When it comes to video walkthroughs of games, gameplay may be recorded in multiple ways, such as through the use of screencast software, built-in recording features in some emulators or via a video capture device[b] connected to a console or another computer. Some video games also include built-in recording features, such as Grand Theft Auto V (2013), which included in-game recording and editing features in its PlayStation 4 and Xbox One re-releases, allowing players to record and edit gameplay to share with others. Video content is typically shared over the internet via streaming, using video sharing and media streaming websites such as YouTube and Twitch, where the content has a potential audience consisting of millions of people.
In a study on the different motivations of walkthrough viewers conducted by Max Sjöblom and Juho Hamari from the University of Tampere in 2016, numerous viewer motivations were discussed. From the findings, the five the most significant motivations were found to be improving player experience, confidence, knowledge about a particular game, socializing and creating an 'escape' or distraction from their everyday life. Walkthroughs may also guide players throughout an entire game or only certain sections and may be guides on finding rare collectables or unlocking achievements.
According to Barbara Ortutay of the Associated Press, players "not only see the live and recorded video sessions as a way to sharpen their abilities, but also as a way to interact with star players in chatrooms or simply be entertained." According to Business Insider and The Verge, viewers of this genre of video content and live streams use them not only for their entertainment value, but also to assist with a variety of things ranging from purchasing decisions to "get[ting] better at playing games." GameRadar+ has called the watching of video game playthroughs the "Netflix of video games" and CNN declared the watching of video games being played by other people via videos and live streams "must-see TV".
Some video game players have been able to make a viable business model out of playing video games as both a guide and for the entertainment of viewers. As a result of the influx of players uploading or streaming their content, multi-channel networks were formed in order to assist content creators in multiple areas, in exchange for a percentage of the advertisement revenue generated.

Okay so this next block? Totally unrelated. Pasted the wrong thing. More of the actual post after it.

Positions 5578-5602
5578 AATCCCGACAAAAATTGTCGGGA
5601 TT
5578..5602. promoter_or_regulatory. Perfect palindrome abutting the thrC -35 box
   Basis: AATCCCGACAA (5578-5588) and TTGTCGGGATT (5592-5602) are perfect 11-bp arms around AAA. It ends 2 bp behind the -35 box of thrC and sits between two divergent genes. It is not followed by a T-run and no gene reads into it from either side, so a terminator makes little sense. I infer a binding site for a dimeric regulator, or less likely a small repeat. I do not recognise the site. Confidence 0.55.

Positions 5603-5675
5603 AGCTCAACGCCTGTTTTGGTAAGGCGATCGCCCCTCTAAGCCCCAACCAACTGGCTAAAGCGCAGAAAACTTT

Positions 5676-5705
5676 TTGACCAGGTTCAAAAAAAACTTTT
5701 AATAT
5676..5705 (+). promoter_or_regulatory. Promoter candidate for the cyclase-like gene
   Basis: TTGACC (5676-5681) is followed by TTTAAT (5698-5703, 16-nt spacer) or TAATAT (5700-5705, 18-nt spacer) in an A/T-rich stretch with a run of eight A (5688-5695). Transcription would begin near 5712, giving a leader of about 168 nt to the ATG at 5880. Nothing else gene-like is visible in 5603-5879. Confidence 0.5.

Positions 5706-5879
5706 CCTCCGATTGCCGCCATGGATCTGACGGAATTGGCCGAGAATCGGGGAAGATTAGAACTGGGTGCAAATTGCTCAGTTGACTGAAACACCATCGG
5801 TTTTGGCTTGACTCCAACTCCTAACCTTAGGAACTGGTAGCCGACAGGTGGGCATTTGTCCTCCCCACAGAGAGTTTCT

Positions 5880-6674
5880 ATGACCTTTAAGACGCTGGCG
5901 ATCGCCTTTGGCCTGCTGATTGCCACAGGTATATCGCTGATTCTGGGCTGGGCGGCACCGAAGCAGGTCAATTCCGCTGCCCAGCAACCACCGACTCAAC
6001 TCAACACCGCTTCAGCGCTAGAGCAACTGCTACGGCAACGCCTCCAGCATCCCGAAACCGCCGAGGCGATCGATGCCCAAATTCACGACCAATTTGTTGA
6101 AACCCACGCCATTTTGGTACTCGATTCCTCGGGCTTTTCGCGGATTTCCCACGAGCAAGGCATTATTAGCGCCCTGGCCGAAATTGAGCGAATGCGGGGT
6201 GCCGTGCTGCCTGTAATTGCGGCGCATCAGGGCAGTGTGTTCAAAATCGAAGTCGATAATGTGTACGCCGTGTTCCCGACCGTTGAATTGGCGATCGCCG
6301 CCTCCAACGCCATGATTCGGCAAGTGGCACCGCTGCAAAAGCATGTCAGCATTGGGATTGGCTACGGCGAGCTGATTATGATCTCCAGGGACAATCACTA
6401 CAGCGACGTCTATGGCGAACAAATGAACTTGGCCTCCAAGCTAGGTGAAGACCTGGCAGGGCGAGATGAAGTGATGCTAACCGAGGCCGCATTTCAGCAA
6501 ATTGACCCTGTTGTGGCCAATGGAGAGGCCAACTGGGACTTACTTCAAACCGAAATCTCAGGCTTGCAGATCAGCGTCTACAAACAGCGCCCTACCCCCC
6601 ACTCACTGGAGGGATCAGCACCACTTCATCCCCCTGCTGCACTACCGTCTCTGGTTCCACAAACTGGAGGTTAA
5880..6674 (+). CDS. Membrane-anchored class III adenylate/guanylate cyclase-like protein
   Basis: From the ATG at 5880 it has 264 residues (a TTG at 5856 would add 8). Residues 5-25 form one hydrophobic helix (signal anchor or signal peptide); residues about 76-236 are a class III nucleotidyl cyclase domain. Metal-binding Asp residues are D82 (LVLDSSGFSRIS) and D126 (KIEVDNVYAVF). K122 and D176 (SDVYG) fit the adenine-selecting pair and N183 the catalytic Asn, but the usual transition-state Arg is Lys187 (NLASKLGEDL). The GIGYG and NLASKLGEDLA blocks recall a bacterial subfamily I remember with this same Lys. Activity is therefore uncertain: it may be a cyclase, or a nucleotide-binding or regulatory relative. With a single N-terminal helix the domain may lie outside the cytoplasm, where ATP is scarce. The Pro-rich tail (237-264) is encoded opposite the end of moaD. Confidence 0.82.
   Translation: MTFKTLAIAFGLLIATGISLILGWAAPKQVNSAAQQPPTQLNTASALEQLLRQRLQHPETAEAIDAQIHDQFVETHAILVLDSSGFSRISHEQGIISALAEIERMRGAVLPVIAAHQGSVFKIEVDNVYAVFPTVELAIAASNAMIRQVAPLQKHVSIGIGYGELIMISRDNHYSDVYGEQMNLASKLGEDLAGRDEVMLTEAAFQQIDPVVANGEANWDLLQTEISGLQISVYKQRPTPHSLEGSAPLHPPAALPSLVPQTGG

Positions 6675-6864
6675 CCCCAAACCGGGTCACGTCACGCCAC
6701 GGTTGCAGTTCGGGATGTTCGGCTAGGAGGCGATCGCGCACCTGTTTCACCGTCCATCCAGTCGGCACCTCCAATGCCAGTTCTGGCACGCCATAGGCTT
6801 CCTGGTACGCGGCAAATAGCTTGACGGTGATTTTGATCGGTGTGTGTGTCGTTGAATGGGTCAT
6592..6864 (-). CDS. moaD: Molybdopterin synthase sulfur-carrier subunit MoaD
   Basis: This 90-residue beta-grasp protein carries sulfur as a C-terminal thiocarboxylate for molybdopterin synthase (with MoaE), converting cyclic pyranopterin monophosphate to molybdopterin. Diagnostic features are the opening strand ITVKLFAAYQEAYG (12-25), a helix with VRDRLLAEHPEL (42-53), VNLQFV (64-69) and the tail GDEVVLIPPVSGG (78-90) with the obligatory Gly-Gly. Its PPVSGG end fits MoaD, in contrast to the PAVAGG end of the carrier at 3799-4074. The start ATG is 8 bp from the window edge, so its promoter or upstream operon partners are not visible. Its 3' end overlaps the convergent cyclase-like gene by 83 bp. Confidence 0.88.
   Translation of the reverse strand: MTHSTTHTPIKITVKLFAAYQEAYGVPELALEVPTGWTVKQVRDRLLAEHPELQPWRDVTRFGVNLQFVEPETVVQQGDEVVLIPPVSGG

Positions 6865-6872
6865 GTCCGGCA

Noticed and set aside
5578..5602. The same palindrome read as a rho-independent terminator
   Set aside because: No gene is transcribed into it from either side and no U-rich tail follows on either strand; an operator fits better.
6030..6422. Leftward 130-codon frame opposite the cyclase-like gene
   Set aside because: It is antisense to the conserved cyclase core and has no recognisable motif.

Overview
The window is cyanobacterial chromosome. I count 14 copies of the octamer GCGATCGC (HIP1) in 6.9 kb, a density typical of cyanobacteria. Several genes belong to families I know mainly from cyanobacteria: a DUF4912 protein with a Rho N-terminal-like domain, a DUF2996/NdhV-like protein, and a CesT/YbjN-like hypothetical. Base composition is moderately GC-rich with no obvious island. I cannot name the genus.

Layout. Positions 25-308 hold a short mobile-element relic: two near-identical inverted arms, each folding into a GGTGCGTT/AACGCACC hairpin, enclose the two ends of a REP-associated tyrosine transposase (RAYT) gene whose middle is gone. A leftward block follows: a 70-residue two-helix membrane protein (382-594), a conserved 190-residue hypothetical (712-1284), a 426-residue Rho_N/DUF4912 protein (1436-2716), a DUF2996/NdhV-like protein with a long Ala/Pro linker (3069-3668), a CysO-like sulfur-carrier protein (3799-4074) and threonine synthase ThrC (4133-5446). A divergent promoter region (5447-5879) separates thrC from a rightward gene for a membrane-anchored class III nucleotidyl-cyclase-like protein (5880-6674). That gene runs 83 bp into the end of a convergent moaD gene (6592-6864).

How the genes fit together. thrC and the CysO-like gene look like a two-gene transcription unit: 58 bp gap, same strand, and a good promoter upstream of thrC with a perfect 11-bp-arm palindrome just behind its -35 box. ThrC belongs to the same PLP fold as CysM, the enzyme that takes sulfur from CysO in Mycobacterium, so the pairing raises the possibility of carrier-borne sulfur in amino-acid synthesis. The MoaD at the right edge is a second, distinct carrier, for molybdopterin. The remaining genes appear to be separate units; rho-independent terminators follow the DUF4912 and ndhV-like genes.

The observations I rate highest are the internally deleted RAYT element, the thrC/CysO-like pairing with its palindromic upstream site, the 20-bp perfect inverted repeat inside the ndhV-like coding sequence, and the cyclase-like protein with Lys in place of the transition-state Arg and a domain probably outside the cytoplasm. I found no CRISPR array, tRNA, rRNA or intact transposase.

In February 2015, a study of video game walkthrough viewers was conducted by the University of Tampere in Finland and recruited respondents through self-selection (over 93% reported to have a Twitch account). From 1091 validated responses, the average age was approximately 23 years old, of which 92.3% were male. The majority of respondents earned less than ten thousand dollars a year with a secondary level of education. The majority of viewers have a secondary level of education (52.19%), with all other education levels tending to watch less.[c]
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- Examples of certain feats that this video content may help players accomplish are completing everything there is to do within a video game (usually involving collecting all 'achievements', also referred to as '100% game completion' in most video games), gaining specific achievements within a particular video game, demonstrating glitches within a video game and telling players how to reproduce such glitches.
- Examples of video capture devices could be the line of Elgato Game Capture recording products or the Roxio Game Capture
- 0.18% no education, 8.67% primary level, and 38.96% upper level education